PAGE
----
Batman V Superman: Dawn Of Justice (BVS) may have been getting tons of bad reviews and word of mouth, but one thing that most people seem to agree on is how awesome Gal Gadot’s Wonder Woman is.
In a movie that is mostly grim, dark and messy, Wonder Woman is a shining beacon of hope – hope that director Patty Jenkins’ upcoming solo Wonder Woman movie might actually help us forget that BVS even exists.
Arguably the most iconic female character in comics, Wonder Woman was born and raised on the island of Themyscira (or Paradise Island, as it was called when she made her debut in 1941’s All Star Comics #8), home of the female warrior race known as the Amazons.
Created by American psychologist and writer William Moulton Marston and artist H.G. Peter, she has been an almost constant mainstay in the DC Comics universe, and is considered one of the publisher’s three core “Trinity” characters along with Batman and Superman.
The upcoming 2017 movie is not the first live-action version of Wonder Woman, of course. The most famous version of the superheroine is, of course, the one played by Lynda Carter in the Wonder Woman TV show that ran from 1975 to 1979. Jenkins’ film, however, will be the character’s first live-action feature film, and will also feature Chris Pine as love interest Steve Trevor.
But what actually makes Wonder Woman, well, wondrous? Here are 5 Ws that help define her:
As a female superhero, she has managed to remain a constant and hugely influential presence in the DC Universe for so long, especially in a genre that has been heavily skewed towards male characters throughout the years. Not only is she part of DC Comics’ core “Trinity” (along with Batman and Superman), she is also a founding member of the Justice League, and has played a major role in almost every single one of its major events over the decades. Oh, and she’s dating Superman right now, by the way. Talk about a power couple.
Make no mistake about it – Wonder Woman is a true wonder, and THE most powerful female not just in DC, but in all mainstream superhero comics (sorry, Marvel). It’s not just the fact that she has powers; she is also a natural leader, and is often seen taking the lead on Justice League missions, or leading an army into battle.
In terms of powers, she has super-strength and the ability to fly; but what sets her apart from other heroines with similar powers (Supergirl, Power Girl, etc) is the way she uses them in tandem with her Amazonian warrior training, as well as her weapons. Which brings us to …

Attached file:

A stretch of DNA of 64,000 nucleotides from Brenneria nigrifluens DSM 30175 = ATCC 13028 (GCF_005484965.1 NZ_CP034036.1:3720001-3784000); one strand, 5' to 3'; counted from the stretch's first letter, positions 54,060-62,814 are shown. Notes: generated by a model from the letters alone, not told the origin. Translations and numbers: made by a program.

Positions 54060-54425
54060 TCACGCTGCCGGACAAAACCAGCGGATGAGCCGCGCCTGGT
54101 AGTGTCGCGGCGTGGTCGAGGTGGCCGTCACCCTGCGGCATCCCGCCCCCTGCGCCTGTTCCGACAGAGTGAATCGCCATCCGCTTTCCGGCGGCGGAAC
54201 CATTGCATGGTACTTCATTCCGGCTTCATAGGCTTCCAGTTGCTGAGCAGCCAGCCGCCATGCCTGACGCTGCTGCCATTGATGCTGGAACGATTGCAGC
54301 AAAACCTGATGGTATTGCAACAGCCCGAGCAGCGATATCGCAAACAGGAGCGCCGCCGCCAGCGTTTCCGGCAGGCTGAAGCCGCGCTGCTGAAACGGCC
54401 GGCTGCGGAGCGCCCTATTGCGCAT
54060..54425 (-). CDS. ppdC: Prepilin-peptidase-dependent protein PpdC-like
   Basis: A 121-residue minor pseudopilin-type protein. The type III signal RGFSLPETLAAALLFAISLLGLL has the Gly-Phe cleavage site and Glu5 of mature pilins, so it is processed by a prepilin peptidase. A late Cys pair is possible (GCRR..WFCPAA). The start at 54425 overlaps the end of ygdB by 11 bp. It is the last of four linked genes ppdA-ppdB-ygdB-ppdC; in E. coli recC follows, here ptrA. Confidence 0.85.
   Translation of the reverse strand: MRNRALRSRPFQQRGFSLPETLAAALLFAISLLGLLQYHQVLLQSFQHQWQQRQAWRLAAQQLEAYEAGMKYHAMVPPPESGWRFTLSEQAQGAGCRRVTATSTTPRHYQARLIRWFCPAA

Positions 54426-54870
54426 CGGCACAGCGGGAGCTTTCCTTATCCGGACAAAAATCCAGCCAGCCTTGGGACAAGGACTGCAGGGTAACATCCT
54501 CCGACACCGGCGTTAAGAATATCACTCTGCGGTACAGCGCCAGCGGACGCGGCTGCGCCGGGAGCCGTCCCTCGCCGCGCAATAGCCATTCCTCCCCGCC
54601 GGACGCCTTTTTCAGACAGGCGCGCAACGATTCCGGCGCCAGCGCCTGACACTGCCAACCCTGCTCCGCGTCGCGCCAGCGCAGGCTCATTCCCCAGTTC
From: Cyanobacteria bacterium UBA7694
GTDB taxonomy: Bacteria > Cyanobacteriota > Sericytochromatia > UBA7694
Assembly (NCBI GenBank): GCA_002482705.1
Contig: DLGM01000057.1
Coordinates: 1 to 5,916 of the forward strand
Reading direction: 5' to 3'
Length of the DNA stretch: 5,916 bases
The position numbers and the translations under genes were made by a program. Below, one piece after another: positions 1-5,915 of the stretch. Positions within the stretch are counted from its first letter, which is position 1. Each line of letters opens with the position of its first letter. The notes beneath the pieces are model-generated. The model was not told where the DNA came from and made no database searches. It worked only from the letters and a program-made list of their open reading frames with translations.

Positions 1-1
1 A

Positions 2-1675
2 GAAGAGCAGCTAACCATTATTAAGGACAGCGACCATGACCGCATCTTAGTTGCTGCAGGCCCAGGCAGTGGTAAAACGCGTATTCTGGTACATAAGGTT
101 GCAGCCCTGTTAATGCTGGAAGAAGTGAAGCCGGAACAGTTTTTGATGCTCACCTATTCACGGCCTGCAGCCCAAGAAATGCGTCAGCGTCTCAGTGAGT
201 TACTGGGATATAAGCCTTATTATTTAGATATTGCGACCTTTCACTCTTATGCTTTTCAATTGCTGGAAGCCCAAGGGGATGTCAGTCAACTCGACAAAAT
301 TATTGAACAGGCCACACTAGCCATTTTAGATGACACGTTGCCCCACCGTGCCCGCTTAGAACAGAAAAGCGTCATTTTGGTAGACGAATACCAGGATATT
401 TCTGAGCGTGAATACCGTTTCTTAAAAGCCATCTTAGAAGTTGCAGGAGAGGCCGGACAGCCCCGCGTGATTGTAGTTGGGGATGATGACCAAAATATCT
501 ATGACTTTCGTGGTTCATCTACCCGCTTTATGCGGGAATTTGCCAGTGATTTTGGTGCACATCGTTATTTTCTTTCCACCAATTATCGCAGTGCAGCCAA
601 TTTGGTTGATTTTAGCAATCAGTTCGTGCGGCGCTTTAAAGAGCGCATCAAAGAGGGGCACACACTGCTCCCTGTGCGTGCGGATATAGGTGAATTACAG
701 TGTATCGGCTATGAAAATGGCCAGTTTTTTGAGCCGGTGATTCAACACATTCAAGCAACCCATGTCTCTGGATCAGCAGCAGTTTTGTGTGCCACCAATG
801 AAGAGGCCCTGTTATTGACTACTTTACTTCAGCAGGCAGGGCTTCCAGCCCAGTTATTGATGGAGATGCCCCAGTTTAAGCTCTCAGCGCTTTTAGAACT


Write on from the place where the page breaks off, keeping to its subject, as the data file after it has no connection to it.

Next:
Batman may have his Bat-gadgets and Superman may have his powers, but Wonder Woman is the one member of the trinity who is comfortable using actual weapons regularly. Her main weapons of choice in the comics are her Lasso Of Truth (which compels anyone held by it to tell the truth), her metal bracelets (which can deflect bullets), and her, er, tiara, which she can throw as a weapon.
In BVS, she proves to be quite handy with a sword and shield combo (we have no idea where or how she got them after she got off the plane though), which she wields quite often in the comics as well.
Unlike Batman and Superman, however, Wonder Woman also has no qualms about wielding guns. In recently released footage, she is seen holding a machine gun; while Brian Azzarello’s brilliant New 52 run on the Wonder Woman title even had her wielding twin golden guns at one point.
Oh, and she had an invisible jet. Not the most practical of vehicles, mind you, but hey, it’s an INVISIBLE JET.
Of the three core DC characters, only Wonder Woman can be described as a true warrior, having been trained since birth in various forms of armed and unarmed combat, and also in military strategy.
War is something that somehow seems to follow Wonder Woman around, to the extent that Azzarello made her the actual God Of War at the end of his run, taking the place of Ares.
As we’ve seen from the teases in BVS, Wonder Woman played a role during World War I, which is when the Wonder Woman movie will take place. The warrior side of Wonder Woman is also apparent in the Mark Waid/Alex Ross classic graphic novel Kingdom Come, in which Diana dons her war armour and leads an army of superheroes against the escaped inmates of a superhuman prison.
Wonder Woman has had several costume changes throughout the years, all of which can be seen as a sign of how society views women at the time. Her costume has gone from a shoulder-baring red top/skirt combo in the Golden Age to a skimpier 1960s Silver Age one-piece-swimsuit-like bodysuit complete with the tiara and metal bracelets that are now essential parts of the character, and to the current full body costume that made its debut in June last year.
Then there was that time (several times, actually) that she decided to wear a half jacket over her costume. Yeah, we didn’t see the point of it either.